Bridging the Gap
Art Deco detail on Yaquina Bay Bridge
It was the art deco design of renowned bridge engineer Conde McCullough's Yaquina Bay Bridge that left an artistic legacy on the coast and inspired recent efforts to revive Newport's downtown.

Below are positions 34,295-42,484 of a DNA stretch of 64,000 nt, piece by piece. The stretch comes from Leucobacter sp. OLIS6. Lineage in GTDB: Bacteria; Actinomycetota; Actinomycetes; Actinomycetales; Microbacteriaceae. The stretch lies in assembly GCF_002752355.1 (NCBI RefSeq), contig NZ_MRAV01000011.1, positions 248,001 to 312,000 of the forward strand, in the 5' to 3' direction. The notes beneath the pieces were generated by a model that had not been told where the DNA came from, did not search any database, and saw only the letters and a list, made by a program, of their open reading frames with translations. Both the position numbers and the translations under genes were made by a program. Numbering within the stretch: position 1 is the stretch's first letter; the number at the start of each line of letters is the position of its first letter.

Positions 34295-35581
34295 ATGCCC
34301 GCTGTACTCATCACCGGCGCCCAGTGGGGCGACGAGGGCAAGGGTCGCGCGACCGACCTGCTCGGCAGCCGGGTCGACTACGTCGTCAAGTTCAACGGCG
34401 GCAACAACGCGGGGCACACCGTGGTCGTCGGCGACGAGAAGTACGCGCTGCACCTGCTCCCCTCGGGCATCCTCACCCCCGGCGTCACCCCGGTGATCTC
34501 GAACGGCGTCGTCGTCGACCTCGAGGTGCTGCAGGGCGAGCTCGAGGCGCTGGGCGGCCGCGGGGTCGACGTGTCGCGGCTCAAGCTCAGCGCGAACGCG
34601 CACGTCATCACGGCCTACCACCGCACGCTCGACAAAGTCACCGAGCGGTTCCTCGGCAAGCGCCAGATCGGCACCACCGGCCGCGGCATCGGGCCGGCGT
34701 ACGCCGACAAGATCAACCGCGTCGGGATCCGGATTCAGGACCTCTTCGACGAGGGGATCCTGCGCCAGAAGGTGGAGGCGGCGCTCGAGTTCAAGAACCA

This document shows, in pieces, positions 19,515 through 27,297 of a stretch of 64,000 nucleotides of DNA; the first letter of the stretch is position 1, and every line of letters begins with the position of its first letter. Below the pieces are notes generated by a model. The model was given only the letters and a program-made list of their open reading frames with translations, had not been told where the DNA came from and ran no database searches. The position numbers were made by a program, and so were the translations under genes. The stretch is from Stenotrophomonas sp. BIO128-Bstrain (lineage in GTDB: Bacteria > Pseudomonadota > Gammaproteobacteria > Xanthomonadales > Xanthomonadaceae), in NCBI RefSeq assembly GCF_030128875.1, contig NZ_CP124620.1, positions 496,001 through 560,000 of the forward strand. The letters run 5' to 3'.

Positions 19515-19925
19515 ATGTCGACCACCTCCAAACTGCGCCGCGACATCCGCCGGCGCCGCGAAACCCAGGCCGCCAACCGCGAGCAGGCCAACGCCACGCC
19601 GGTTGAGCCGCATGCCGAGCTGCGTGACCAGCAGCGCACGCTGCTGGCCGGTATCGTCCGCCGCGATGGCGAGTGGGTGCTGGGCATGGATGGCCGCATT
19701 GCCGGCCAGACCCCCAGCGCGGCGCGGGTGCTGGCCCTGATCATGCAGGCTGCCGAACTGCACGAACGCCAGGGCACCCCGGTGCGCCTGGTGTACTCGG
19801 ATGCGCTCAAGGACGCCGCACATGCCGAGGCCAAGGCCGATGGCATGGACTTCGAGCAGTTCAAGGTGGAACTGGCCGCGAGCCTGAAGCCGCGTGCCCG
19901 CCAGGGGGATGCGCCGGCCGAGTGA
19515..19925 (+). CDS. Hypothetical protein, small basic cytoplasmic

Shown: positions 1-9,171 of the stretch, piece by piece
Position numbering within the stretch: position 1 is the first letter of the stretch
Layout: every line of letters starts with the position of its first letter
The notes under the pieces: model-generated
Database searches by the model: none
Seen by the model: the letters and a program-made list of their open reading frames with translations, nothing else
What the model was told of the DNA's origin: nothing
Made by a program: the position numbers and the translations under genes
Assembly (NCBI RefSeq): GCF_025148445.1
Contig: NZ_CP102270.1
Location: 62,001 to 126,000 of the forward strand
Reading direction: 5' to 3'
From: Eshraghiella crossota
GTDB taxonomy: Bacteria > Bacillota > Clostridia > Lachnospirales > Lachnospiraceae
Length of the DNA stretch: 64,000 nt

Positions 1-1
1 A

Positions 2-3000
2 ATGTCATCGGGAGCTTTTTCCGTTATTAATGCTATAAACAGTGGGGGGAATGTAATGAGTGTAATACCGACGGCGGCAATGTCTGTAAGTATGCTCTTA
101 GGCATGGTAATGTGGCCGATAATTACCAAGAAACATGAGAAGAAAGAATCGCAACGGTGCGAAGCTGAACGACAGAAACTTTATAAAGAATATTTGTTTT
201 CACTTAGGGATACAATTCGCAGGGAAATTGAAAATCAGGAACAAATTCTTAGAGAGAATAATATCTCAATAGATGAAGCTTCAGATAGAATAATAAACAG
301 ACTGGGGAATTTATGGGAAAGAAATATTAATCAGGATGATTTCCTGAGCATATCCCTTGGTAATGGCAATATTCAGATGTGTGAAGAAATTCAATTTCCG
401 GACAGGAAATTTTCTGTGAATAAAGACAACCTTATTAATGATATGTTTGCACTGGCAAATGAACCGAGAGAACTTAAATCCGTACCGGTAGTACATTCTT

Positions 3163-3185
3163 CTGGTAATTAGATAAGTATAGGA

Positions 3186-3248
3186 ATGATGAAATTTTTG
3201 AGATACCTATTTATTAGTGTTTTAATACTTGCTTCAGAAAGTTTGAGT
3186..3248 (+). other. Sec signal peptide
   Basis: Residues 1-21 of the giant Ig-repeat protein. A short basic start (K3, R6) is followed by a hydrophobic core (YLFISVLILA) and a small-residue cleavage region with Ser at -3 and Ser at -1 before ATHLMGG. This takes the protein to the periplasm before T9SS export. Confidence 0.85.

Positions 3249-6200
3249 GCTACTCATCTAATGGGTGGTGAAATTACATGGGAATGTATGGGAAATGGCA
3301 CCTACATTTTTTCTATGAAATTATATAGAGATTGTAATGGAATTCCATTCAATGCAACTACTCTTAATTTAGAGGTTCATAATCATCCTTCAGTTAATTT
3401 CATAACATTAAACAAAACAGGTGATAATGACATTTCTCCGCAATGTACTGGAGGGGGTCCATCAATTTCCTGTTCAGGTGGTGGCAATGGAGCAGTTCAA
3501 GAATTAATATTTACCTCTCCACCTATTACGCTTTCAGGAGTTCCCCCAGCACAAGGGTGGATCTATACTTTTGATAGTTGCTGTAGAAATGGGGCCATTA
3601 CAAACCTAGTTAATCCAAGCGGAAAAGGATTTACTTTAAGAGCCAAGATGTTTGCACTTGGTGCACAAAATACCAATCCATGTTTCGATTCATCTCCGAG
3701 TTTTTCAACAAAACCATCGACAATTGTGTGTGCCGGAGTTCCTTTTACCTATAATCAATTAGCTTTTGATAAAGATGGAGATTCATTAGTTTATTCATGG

Just a little over two years ago, efforts to revitalize Newport's downtown area began with the formation of City Center Newport Association (CCNA). Looking at existing architecture in the area and the strong art deco style of the Yaquina Bay Bridge, it was clear that art deco design should be their focus. Members of the association, led by local businessman Pete McKeeman, received approval from the city council to create the Art Deco Heritage Area, which is about 10 city blocks long. Development will also include the Art Deco Heritage Park with a 30-foot-tall art deco pylon arch at Highway 101 and Hurbert. This part of the city has numerous buildings in the art deco style that they wish to refurbish and preserve. The mission of the CCNA is to preserve, restore and upgrade the district's properties to be sensitive to the art deco heritage, increase public awareness of the art deco era and to promote a blend of form, function and aesthetics. Property owners are encouraged to retain and enhance the art deco features of their buildings and to paint them in appropriate colors reminiscent of the era. Sleek sweeping lines, stepped forms, sunbursts, simplicity and symmetry are some of the characteristics of art deco design. From the 1920s until the 1940s it was a style found in furniture, automobiles, ephemera, jewelry, fashion and common household items. Architecturally, the most recognized examples in this country are the Chrysler Building and the Empire State Building in New York. New Orleans may have its French Quarter, but Newport has Art Deco!